Despite the consensus around the need for reforms, Indian prisons remain in a poor state as reflected in various issues including overcrowding and violation of prisoners’ rights. Discuss in light of the recently formed Amitava Roy committee. What measures must be taken to address this issue? (15 marks)

Despite the consensus around the need for reforms, Indian prisons remain in a poor state as reflected in various issues including overcrowding and violation of prisoners’ rights. Discuss in light of the recently formed Amitava Roy committee. What measures must be taken to address this issue? (15 marks)

Approach:

  • Introduce with the recent SC decision to form a committee on prison reforms
  • Discuss the various issues in prisons including overcrowding, human rights violations etc.
  • Suggest measures including reforming justice system, bail reforms, prison conditions etc.
  • Conclude appropriately
Model Answer :

The issue of the need for prison reforms in India has once again come to light after the Supreme Court formed a committee on prison reforms under former SC judge, Justice Amitava Roy to look into the entire gamut of reforms to the prison system. Though a person is denied personal liberty in prison, the higher judiciary has always maintained his/her other fundamental rights remain protected.

Issues with prisons:

While marginal reforms have taken place over the years, these have not been enough to ensure that prison conditions are in tune with human rights norms. Various issues with Indian prisons include:

  • Overcrowding and large number of undertrials: There is a concern about growing numbers of prisoners and the woeful incapacity of governments to build more and larger prisons. As per NCRB data, there has been an average occupancy rate of 114% in most of the prisons.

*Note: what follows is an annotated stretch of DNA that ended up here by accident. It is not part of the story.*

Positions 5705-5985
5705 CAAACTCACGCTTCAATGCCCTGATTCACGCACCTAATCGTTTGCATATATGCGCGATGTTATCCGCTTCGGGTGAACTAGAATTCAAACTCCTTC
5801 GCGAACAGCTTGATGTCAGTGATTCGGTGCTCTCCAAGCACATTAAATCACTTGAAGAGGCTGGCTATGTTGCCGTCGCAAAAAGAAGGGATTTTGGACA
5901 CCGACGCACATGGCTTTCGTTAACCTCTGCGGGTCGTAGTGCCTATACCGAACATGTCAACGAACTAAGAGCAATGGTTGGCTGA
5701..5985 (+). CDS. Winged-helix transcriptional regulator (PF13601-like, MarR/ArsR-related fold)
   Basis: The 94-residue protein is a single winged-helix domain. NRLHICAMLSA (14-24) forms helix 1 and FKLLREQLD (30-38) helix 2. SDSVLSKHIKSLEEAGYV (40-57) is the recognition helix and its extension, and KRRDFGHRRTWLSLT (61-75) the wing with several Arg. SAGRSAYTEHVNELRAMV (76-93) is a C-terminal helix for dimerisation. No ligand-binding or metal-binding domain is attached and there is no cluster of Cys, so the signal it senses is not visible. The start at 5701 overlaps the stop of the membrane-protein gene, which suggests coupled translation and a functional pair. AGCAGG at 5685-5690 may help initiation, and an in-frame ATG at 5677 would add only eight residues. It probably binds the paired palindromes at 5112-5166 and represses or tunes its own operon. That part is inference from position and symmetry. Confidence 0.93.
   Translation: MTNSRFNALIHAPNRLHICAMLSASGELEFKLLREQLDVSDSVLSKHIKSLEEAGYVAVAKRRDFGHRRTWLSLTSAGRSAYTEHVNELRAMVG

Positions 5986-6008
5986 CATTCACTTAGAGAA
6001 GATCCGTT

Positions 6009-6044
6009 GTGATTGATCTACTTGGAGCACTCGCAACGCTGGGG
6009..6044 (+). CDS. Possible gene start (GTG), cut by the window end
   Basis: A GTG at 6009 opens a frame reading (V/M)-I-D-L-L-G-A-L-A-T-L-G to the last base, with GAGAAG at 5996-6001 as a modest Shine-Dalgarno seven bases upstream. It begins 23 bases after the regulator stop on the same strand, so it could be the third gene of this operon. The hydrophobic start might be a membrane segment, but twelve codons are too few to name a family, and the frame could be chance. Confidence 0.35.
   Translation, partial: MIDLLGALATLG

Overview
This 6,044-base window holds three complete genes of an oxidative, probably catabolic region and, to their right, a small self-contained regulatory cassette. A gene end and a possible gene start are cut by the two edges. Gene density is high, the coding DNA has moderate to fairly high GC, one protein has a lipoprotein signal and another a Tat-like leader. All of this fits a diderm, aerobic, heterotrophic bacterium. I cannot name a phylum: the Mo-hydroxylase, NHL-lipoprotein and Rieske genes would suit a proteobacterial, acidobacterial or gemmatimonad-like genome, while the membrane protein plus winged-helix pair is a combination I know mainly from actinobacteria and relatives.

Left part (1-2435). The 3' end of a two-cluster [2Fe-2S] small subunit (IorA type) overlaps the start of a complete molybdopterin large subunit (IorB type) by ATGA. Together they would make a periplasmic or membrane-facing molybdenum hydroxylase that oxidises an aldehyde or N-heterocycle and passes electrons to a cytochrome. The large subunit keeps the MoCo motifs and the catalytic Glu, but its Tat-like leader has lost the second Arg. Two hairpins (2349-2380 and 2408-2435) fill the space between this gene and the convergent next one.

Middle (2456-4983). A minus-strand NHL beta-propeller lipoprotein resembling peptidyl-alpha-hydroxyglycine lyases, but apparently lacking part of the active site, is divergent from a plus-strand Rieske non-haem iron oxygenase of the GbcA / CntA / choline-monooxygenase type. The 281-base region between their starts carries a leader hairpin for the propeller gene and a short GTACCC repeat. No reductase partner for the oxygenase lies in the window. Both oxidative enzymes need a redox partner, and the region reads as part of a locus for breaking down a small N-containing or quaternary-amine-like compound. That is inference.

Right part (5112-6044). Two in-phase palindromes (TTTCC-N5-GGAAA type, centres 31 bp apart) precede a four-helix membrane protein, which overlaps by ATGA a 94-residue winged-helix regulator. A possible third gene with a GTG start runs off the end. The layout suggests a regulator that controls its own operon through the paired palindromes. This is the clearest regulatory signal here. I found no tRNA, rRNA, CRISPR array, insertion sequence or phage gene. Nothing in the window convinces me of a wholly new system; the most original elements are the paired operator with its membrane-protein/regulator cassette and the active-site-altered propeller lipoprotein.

• A major problem is that due to slow justice system, undertrials are making up about 70% of all inmates.
    • For poor and marginalized, it is also difficult to meet the stringent demands of bail.
    • Over 60 per cent of arrests were unnecessary, and magistrates are also seen to be issuing mechanical remand orders.
  • Human rights violations: Prisoners also suffer the brutality and venality of prison officials, as well as at the hands of more violent fellow prisoners.
    • Unsatisfactory living conditions: Prison structures in India are in dilapidated condition. Further, lack of space, poor ventilation, poor sanitation and hygiene make living conditions deplorable in Indian prisons.
  • Shortage of staff: The ratio between the prison staff and the prison population is inadequate leading to rampant violence and other criminal activities inside the jails.

 

Way ahead:

State will suffer from limited capacity to protect prisoners’ rights in overburdened prisons unless following reforms are undertaken:

  1. Reform justice system:
  • In our justice system, delay remains the primary source of injustice. Expediting the trial process and revisiting criminal justice system through police reforms, amendments to IPC/ CrPC etc. are most important.
  1. Reform bail laws for undertrails to reduce crowding in prisons.
  • Bail conditions must be eased and needless arrests must be avoided. A separate Bail law, on the lines of Bail Act UK, can be formulated.
  1. Reform the prison system to ensure the basic rights of the prisoners.
  • Prisoners must be provided free and compulsory legal aid.
  • CCTVs, improvements in staffing and infrastructure, more humane conditions, and safeguards for women all need to be taken up.
  • The Union Home Ministry’s Model Prison Manual of 2016 must be followed.
  1. Formation of NPC: As Mulla committee suggested, a National Prison Commission may be formed to oversee the modernization of the prisons in India.

 

The Amitava Roy committee will look into all the issues and recommend measures for prison reform. It is hoped that the governments will implement them in earnest. The state is under an obligation to protect the residuary rights of prisoners after they surrender their liberty to a legal process.

Subjects : Current Affairs

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